The ego-sense, in its attempt to be in control and glorify in its success, abhors the very idea of “surrender”. The connotation of the term in English is loaded with negative inferences, yet in other languages there are more subtle and deeper meanings to be unlocked. For instance, in Sanskrit, the term atmasamarpanam has the sense of self-offering. Similarly in German, self-surrender translates as ‘selbsthingabe’ which conveys a sense of dedication, commitment or self-offering.

It is essential, however, to recognise that the yogic path of union with the Divine implies a self-exceeding, a breaking out of the limited framework of the usual action of mind-life-body, and this cannot be done if the ego-sense remains predominant in the nature, as it is tied to this mind-life-body complex. The process outlined by Sri Aurobindo to achieve this self-exceeding, is one of ‘aspiration, rejection and surrender’ as he has clearly explained out in his book The Mother. Aspiration shifts the focus away from the ego. Rejection is the process of maintaining the focus away from the forces that reinforce the ego. Surrender is the action of welcoming the Divine Force and its action and accepting it fully in one’s being. It is only with this step that the higher force can actually effect the transformations that are required for the next evolutionary development of consciousness.

Sri Aurobindo observes: “There is not much spiritual meaning in keeping open to the Mother if you withhold your surrender. Self-giving or surrender is demanded of those who practice this Yoga, because without such a progressive surrender of the being it is quite impossible to get anywhere near the goal. To keep open means to call in her Force to work in you, and if you do not surrender to it, it amounts to not allowing the Force to work in you at all or else only on condition that it will work in the way you want and not in its own way which is the way of the Divine Truth. A suggestion of this kind is usually made by some adverse Power or by some egoistic element of mind or vital which wants the Grace of the Force, but only in order to use it for its own purpose, and is not willing to live for the Divine Purpose, — it is willing to take from the Divine all it can get, but not to give itself to the Divine. The soul, the true being, on the contrary, turns towards the Divine and is not only willing but eager and happy to surrender.”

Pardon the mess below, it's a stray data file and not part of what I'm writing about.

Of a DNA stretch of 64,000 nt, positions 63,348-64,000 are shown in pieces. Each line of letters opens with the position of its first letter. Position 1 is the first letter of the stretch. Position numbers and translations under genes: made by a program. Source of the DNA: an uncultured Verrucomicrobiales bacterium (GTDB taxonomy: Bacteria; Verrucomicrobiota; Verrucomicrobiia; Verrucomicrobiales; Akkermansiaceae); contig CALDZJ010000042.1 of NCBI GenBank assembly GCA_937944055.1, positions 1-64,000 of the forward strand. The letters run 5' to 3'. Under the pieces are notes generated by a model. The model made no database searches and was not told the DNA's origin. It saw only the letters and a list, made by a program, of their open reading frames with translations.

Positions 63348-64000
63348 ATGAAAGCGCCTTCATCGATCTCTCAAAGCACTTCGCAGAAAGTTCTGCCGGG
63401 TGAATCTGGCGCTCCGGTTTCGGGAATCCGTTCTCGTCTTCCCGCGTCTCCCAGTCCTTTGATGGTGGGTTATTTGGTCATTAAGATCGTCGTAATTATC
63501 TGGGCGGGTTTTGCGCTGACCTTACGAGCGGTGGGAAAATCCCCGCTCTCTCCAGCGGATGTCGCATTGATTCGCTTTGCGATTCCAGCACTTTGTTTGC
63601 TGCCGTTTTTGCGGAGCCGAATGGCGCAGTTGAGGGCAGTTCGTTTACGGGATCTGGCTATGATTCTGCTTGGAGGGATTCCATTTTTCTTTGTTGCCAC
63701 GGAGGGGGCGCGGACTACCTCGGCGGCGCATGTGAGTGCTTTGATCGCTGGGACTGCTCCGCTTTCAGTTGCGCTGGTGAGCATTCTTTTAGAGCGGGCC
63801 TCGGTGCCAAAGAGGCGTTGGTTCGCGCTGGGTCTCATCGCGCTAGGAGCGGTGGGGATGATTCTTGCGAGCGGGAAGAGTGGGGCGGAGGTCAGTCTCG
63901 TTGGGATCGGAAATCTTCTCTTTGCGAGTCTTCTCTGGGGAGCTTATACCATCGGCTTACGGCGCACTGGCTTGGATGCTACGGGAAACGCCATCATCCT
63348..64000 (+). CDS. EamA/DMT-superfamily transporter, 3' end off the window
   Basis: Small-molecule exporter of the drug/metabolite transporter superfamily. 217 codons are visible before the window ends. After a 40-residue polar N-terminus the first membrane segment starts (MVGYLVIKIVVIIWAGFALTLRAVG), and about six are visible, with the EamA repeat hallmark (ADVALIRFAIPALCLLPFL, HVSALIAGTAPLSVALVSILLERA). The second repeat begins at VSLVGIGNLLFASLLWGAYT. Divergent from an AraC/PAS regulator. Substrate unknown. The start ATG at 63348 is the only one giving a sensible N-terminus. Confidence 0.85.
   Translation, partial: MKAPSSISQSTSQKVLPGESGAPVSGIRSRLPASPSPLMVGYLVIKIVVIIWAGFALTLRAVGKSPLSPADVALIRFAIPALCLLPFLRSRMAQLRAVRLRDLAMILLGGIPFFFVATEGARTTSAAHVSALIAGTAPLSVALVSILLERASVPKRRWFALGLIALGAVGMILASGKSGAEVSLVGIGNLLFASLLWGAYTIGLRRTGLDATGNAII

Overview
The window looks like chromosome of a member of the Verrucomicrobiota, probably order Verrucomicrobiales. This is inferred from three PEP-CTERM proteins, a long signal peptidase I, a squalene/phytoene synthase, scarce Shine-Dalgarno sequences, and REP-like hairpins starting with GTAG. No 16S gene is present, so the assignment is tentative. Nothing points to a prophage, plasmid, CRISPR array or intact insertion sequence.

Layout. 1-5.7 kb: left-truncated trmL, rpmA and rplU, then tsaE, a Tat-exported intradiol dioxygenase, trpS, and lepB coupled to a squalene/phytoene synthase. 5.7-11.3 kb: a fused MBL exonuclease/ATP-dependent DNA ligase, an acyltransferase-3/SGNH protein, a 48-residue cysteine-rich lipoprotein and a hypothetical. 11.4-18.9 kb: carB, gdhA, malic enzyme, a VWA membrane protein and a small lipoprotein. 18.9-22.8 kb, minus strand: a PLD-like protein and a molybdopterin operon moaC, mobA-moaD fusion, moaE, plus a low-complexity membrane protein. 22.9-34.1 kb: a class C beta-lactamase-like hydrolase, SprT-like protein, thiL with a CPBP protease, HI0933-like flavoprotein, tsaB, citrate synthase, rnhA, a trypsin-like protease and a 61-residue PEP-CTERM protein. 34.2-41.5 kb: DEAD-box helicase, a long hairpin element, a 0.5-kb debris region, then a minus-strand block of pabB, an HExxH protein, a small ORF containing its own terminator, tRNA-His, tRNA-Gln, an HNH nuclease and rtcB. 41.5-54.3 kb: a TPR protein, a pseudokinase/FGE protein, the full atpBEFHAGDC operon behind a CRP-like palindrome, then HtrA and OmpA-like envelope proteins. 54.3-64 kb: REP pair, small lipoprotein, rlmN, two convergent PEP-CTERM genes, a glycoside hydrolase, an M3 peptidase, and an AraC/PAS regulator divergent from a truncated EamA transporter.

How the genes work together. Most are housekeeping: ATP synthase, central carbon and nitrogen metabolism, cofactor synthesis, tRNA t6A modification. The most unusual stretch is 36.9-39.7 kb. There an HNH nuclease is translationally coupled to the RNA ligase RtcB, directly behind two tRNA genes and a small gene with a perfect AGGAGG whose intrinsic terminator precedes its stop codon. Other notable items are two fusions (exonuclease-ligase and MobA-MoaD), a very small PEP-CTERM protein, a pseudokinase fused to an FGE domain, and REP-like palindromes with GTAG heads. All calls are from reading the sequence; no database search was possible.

“Surrender means to consecreate everything in oneself to the Divine, to offer all one is and has, not to insist on one’s ideas, desires, habits, etc., but to allow the divine Truth to replace them by its knowledge, will and action everywhere.” Sri Aurobindo, Integral Yoga: Sri Aurobindo’s Teaching and Method of Practice, Chapter 5 Bases of Yoga, Surrender, pp. 100-105

Author's Bio: 

Santosh has been studying Sri Aurobindo's writings since 1971 and has a daily blog at He is author of 16 books and is editor-in-chief at Lotus Press. He is president of Institute for Wholistic Education, a non-profit focused on integrating spirituality into daily life.